Reasons Why Solid Food should be Introduced at Six Months Old

1. Baby’s digestive system will be more mature

Babies below six months old have immature digestive systems and do not have the proper gut bacteria to process solid food smoothly. Feeding anything but breastmilk or infant formula milk before six months old permanently alters this gut microbiota, causing potential problems like allergies or diarrhoea.

 

Enzymes to aid in digestion are not produced until three to four months old. Enzymes that break down complicated fats, carbohydrates and starches are not be produced until six to nine months old, resulting in fussiness from the baby when their tummy feels uncomfortable as a result of indigestion.

 

It is also the reason why breastfeeding until six months is recommended, as it allows beneficial antibodies to coat the baby’s digestive tract and provide immunity to diseases.

 

2. Baby is likelier to be physically ready

When babies less than six months old are fed solid food, it can be dangerous as their oral muscles are not fully developed. They still possess the extrusion (tongue-thrust) reflex which helps to protect them from food and choking. This means that they tend to push out food the moment it is placed into their mouths.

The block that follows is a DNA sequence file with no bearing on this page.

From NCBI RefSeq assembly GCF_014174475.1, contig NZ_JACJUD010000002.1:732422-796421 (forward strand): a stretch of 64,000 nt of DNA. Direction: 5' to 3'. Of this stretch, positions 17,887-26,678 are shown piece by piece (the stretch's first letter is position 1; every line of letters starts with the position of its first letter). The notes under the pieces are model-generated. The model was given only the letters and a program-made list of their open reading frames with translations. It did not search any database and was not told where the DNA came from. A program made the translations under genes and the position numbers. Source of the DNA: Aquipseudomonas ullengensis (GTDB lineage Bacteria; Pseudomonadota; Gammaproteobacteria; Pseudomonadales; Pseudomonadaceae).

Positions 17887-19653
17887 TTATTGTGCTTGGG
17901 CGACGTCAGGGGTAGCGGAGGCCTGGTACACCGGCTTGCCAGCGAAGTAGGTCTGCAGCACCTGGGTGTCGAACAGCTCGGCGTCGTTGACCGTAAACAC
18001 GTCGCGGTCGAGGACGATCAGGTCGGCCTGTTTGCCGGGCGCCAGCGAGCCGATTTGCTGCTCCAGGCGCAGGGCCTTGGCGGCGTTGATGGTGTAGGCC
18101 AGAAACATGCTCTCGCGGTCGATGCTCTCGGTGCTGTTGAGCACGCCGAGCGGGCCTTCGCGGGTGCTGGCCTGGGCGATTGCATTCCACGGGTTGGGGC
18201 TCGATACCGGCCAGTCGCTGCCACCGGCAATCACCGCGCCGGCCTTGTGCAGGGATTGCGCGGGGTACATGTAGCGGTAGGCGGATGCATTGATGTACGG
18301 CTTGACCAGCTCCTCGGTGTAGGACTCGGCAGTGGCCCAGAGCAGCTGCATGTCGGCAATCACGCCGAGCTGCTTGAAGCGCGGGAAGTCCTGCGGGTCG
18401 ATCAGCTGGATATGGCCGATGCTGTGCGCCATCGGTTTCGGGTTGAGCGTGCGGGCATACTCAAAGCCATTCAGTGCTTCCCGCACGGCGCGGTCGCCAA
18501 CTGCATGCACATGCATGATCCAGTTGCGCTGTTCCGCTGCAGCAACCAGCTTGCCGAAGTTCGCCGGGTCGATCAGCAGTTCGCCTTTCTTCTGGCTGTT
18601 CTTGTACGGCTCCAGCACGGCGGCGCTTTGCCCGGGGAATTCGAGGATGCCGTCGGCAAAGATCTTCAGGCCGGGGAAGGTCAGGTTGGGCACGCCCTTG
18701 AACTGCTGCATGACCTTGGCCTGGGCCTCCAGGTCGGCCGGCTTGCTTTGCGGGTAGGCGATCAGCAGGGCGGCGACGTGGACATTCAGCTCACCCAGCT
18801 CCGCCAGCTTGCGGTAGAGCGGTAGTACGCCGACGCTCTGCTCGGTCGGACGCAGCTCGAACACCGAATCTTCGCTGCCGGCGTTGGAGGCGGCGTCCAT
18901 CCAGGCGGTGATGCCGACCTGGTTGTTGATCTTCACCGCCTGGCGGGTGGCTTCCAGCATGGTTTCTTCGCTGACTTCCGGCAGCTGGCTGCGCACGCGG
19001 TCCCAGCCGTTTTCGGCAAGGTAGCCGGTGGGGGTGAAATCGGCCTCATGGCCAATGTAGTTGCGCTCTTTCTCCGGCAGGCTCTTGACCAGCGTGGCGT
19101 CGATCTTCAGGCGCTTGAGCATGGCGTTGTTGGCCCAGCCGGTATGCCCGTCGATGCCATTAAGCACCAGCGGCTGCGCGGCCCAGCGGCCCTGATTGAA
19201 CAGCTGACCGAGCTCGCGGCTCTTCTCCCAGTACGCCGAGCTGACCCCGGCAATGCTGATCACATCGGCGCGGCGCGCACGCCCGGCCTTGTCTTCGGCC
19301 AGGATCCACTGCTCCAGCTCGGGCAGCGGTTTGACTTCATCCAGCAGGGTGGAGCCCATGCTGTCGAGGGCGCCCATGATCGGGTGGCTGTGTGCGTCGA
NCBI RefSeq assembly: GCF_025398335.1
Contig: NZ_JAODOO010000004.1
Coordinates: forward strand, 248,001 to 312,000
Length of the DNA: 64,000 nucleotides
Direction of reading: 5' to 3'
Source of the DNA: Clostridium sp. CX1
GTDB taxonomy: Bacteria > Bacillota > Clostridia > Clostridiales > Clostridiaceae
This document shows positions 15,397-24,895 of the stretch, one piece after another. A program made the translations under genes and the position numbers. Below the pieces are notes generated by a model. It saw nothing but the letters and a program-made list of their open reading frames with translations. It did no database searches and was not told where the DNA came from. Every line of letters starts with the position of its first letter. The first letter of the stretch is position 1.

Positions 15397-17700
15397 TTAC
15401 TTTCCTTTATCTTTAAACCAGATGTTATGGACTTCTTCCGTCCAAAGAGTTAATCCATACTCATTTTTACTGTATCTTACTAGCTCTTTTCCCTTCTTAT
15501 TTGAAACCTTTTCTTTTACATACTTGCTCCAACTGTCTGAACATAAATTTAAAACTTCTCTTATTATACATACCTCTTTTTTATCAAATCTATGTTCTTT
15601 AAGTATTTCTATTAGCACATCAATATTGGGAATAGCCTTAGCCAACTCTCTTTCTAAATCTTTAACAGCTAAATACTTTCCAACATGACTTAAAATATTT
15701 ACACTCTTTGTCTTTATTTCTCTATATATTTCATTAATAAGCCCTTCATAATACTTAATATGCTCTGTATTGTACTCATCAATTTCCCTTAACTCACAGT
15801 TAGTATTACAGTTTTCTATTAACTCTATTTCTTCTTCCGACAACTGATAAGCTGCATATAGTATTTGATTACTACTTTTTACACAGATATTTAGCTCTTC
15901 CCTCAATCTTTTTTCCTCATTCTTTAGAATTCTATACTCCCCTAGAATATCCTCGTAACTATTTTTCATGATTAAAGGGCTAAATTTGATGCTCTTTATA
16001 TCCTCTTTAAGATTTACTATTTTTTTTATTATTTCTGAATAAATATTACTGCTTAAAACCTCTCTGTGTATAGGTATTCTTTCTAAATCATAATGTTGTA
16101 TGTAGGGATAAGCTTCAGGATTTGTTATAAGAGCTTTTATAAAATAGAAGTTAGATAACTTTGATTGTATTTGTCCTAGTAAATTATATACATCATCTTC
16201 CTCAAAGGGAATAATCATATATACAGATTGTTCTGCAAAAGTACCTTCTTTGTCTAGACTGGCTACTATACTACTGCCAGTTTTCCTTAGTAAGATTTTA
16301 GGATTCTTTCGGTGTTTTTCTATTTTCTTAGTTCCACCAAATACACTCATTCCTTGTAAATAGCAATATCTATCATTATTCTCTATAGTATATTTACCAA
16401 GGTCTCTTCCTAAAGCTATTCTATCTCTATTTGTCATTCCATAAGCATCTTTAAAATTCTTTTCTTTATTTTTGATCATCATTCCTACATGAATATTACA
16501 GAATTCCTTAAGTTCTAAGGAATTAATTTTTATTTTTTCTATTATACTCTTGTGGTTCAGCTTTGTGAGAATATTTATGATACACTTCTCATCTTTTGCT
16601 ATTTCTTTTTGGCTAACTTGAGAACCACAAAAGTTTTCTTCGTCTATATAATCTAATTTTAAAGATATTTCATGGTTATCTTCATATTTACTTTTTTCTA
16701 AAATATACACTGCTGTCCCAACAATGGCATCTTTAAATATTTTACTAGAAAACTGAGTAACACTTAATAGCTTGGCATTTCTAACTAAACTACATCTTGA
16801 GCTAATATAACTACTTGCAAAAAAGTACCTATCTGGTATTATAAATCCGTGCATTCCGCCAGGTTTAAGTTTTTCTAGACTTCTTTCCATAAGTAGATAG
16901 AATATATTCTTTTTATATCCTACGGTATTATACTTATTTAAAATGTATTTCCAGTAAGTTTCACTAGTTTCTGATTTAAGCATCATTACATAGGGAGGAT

At six months old, they should be able to sit upright without support, and will likely have lost the extrusion reflex.

 

If you are doing traditional weaning, start with vegetable or fruit puree mixed with some formula milk or breast milk.

3. Lesser risk of obesity, diabetes, respiratory and ear infections
Exclusive breastfeeding for the first six months of life has been shown to protect against childhood obesity and diabetes, among other diseases. A baby’s risk of becoming overweight decreases with each passing month that he is exclusively breastfed.

 

4. Deprives them of their primary nutrition source

Feeding solids to very young babies fill up their stomach quickly, leaving lesser space for breastmilk or infant formula which has been fortified with the types of nutrients that young babies require. Feeding solid food at too young an age means they will not be able to take in enough nutrients that are only present in milk, resulting in potential nutritional deficiencies.